Throughout the Second World War, the term ‘Europe’ featured prominently in National Socialist rhetoric. This book reconstructs what Europe stood for in National Socialist Germany, analyses how the interplay of its defining elements changed dependent on the war, and shows that the new European order was neither an empty phrase born out of propaganda, nor was it anti-European. Tying in with long-standing traditions of German European, völkisch, and economic thinking, imaginations of a New Order became a central category in contemporary political and economic decision-making processes, justifying cooperation as well as exploitation, violence, and murder.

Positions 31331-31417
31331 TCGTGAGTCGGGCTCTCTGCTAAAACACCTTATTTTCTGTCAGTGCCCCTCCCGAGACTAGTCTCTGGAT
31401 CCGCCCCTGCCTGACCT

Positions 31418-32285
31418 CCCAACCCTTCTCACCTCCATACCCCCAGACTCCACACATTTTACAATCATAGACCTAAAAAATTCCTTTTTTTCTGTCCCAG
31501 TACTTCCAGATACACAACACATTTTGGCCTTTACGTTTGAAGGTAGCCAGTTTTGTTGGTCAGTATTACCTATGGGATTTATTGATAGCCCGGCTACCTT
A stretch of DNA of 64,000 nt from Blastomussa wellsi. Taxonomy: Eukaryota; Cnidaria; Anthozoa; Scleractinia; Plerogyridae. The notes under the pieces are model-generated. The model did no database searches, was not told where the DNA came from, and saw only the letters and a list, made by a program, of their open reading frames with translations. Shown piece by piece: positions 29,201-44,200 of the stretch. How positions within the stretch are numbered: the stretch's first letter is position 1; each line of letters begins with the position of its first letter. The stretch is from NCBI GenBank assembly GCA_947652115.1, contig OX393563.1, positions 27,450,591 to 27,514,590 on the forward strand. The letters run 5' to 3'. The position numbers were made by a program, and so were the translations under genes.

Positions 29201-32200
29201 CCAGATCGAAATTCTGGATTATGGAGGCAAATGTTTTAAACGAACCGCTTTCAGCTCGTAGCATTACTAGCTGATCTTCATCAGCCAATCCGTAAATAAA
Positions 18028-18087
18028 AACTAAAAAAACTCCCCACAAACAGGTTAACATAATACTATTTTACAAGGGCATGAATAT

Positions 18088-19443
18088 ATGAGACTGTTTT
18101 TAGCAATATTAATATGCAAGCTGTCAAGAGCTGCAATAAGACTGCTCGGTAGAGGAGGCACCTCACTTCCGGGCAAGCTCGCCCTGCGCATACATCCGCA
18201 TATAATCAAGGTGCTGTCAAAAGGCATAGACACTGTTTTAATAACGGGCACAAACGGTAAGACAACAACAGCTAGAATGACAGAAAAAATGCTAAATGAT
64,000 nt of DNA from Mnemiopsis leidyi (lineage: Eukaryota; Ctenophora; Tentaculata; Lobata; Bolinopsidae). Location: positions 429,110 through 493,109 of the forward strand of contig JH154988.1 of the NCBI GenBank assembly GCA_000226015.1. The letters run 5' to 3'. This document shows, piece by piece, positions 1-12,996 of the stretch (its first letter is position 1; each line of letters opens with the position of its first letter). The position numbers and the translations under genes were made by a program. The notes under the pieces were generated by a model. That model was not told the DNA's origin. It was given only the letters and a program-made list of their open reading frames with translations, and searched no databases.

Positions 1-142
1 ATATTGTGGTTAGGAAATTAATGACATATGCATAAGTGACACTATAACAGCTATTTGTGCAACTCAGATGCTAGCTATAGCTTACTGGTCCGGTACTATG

chapter |11 pages


A new Europe

part I|2 pages

Dreaming of a New Order

chapter 3|6 pages

The dream takes shape

German notions of Europe on the eve of the war

part II|2 pages

Planning a New Order

part III|2 pages

Creating a New Order

chapter 7|25 pages

From unlimited possibilities to the exigencies of war

State actors and the New Order

chapter 8|22 pages

From European expansion to reorientation

Economic actors and the New Order

chapter 9|18 pages


‘Anti-Europe’ revisited